• Sign all new debit / credit cards immediately.
• Don’t write your PIN (Personal Identification Number) down and keep it in the same area where you keep your card.
• Don’t tell anyone your PIN.
• Check the activity on your account and report any unusual immediately.
• When entering your PIN at an ATM or for a point of sale transaction, cover the key pad with your hand to prevention anyone from obtaining your PIN number.
Phone Prevention Tips
• Don’t believe your caller ID. Technology makes it easy for scammers to fake caller ID information, so the name and number you see aren’t always real. If someone calls asking for money or personal information, hang up. If you think the caller might be telling the truth, call back to a number you know is genuine.
• Hang up on robocalls. If you answer the phone and hear a recorded sales pitch, hang up and report it to the FTC. These calls are illegal, and often the products are bogus. Don’t press 1 to speak to a person or to be taken off the list. That could lead to more calls.
• Scammers often pretend to be someone you trust, like a government official, a family member, a charity, or a company you do business with. Don’t send money or give out personal information in response to an unexpected request.
Internet Prevention Tips
• When asked if you want to store passwords, access credentials, debit/credit card numbers or other sensitive information on your computer, just click “Do not allow” or “Never”.
• Always log out of websites in which you access with a user ID and password.
• Log off or shut down your computer when it is not in use.
• Enable the “lock” feature to prevent unauthorized users accessing your computer.
• Use strong passwords or password phrases and change your passwords regularly.
• Use anti-virus and anti-spyware software, as well as a firewall, and update them all regularly.
• Be cautious accessing public WIFI’s.
• Do not access your personal financial information using public computers.
Email Prevention Tips
• Never click on links in an email. It’s safer to go to the internet and type the website you want to access.
• Do not cut and paste a link from an e-mail or pop-up message that asks you for personal information into your web browser; Links can look like they go one place, but they can actually send you to a different site.
• Don’t open attachments that you are not expecting, even when it looks like it was sent from someone you know. These files can contain viruses or other software that can weaken your computer’s security.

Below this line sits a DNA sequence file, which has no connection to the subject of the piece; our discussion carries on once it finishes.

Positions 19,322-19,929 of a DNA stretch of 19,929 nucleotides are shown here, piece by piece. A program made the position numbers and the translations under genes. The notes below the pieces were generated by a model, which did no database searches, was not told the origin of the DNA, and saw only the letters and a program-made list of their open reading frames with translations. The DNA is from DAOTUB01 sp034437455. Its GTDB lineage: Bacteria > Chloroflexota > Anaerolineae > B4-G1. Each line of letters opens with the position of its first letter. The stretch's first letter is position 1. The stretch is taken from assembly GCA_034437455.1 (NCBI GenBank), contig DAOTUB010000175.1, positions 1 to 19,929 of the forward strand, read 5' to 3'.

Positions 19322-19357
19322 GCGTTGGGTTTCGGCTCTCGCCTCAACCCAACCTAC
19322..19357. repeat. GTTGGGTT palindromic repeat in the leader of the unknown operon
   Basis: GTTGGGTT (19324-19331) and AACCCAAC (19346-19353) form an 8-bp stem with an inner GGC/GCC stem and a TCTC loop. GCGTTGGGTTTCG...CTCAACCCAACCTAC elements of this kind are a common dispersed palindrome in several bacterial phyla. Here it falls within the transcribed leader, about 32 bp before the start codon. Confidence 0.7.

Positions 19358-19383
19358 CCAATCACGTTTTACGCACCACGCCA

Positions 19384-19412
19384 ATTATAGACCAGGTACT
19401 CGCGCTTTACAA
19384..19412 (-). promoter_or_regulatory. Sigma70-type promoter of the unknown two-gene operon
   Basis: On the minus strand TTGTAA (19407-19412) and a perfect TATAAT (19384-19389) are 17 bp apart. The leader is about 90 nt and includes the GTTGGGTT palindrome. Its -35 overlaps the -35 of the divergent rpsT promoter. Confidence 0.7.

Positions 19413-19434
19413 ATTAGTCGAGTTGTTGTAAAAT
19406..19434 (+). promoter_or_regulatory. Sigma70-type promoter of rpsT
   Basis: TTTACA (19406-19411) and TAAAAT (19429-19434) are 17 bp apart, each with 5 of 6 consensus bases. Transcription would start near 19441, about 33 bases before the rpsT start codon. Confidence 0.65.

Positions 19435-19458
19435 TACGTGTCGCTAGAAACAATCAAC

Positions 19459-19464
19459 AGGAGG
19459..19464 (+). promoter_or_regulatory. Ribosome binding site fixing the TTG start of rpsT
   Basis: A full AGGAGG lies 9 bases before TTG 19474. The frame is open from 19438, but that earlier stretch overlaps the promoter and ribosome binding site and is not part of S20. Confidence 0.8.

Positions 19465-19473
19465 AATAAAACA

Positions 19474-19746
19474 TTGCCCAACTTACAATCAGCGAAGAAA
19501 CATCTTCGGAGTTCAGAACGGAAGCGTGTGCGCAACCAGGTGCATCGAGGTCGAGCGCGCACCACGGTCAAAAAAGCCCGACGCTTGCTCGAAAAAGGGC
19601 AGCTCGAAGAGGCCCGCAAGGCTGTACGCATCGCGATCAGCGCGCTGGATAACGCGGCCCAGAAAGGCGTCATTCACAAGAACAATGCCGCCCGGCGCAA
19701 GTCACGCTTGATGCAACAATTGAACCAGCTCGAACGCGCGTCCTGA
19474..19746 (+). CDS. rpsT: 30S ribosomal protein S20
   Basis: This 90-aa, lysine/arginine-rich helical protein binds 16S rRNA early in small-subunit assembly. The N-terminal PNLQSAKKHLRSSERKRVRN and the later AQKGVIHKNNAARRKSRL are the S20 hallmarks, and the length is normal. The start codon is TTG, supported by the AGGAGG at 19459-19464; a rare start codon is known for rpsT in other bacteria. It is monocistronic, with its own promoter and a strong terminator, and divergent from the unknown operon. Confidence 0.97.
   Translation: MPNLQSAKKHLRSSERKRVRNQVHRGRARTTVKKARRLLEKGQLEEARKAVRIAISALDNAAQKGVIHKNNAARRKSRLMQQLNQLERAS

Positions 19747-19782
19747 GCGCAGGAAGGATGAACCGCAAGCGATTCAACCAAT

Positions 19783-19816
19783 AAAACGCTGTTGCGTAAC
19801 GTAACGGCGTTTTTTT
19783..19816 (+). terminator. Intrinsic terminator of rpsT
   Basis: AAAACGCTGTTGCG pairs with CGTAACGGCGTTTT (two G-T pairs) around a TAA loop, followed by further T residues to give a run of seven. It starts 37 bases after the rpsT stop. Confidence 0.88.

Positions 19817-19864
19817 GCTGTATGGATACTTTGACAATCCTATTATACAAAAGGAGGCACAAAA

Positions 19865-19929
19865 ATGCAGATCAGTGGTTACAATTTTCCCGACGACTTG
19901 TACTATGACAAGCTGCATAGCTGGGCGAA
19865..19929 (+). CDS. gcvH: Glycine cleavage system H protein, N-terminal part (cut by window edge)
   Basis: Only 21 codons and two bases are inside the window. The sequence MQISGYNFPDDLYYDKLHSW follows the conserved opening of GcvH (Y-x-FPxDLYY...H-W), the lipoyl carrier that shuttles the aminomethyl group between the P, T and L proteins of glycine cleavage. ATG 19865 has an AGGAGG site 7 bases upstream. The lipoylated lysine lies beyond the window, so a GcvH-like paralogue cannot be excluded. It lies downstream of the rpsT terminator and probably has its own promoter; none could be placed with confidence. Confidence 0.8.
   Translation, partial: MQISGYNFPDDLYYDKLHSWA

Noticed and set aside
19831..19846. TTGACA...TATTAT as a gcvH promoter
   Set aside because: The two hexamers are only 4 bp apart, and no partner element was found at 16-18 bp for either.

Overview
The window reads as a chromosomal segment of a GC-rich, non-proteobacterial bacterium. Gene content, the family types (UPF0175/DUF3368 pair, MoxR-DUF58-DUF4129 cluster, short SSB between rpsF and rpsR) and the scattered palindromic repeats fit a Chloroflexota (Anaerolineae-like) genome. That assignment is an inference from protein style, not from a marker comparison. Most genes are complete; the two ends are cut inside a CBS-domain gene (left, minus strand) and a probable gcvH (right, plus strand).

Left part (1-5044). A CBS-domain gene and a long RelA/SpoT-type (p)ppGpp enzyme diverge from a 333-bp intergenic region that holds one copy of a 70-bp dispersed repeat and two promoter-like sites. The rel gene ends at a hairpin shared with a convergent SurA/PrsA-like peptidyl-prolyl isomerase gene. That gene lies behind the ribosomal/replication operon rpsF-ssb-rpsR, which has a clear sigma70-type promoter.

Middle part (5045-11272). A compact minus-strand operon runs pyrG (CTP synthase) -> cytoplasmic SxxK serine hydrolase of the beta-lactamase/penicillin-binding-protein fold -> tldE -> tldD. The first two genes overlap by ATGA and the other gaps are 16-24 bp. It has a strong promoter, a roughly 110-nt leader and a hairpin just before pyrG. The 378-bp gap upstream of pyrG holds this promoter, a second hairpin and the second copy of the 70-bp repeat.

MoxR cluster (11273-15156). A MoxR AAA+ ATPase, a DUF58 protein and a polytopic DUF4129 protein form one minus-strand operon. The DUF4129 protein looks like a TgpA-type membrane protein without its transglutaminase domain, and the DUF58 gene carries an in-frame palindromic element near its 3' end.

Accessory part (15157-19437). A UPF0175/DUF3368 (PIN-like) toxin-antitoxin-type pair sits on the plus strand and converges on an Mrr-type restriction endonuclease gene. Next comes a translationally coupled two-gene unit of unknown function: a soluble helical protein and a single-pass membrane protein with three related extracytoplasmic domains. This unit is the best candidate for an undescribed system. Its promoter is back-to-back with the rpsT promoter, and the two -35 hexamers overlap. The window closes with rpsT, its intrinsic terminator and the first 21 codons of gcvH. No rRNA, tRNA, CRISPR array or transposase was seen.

• Be aware of emails that contain misspelled words and/or poor grammar – Just delete them.
• Do not reply to an e-mail or pop-up message that asks you for personal financial information.
• Be aware of Phishing e-mail fraud in which the perpetrator sends out legitimate-looking e-mails in an attempt to gather personal and financial information from recipients or to direct recipients to a fraudulent website. These e-mails can look very convincing.
• Some scam e-mails appear to be from a legitimate business and ask you to call a phone number to update your account or access a “refund.” Call the number on your financial statement, company website, phone book, or on the back of your debit / credit card if you need to reach an organization you do business with.
• Do not e-mail personal or financial information.
Reporting Scams or Identity Theft
If you think you’ve been a victim of identity theft, Washington Savings Bank customers should contact us immediately at 800-836-7173. We will secure your Washington Savings Bank accounts and help with an identity theft toolkit for other financial relationships.
To report fraud to the Credit Bureau, call:
- Equifax Credit Bureau: 800-685-1111 – www.equifax.com/home/en_us
- Experian Credit Bureau: 888-397-3742 – www.experian.com
- Trans Union Credit Bureau: 800-916-8800 – www.transunion.com
For more information on Identify Theft and other account fraud, visit the following websites:
Washington Savings Bank Notice
Washington Savings Bank uses a third party Fraud Detection Service to help safeguard your account. You may receive a call from this service asking you to confirm certain transactions on your account that appear to be out of your normal activity. They will never request any confidential information such as account number, social security number or PIN number. If you have any questions about this service please call our office at 217-347-7173.
Never give out and any personal information unless you have originated a voice or in-person conversation and we are requesting this information for identification reasons. Never give out your PIN number or password to anyone, including Washington Savings Bank staff. Emails from legitimate sources such as a bank or the FDIC can be faked!
When entering our website only enter directly through your browser at www.washingtonsavings.net. Never allow another website such as a search engine or other website or bookmark to transfer you to our website. Websites can be faked if not entered directly!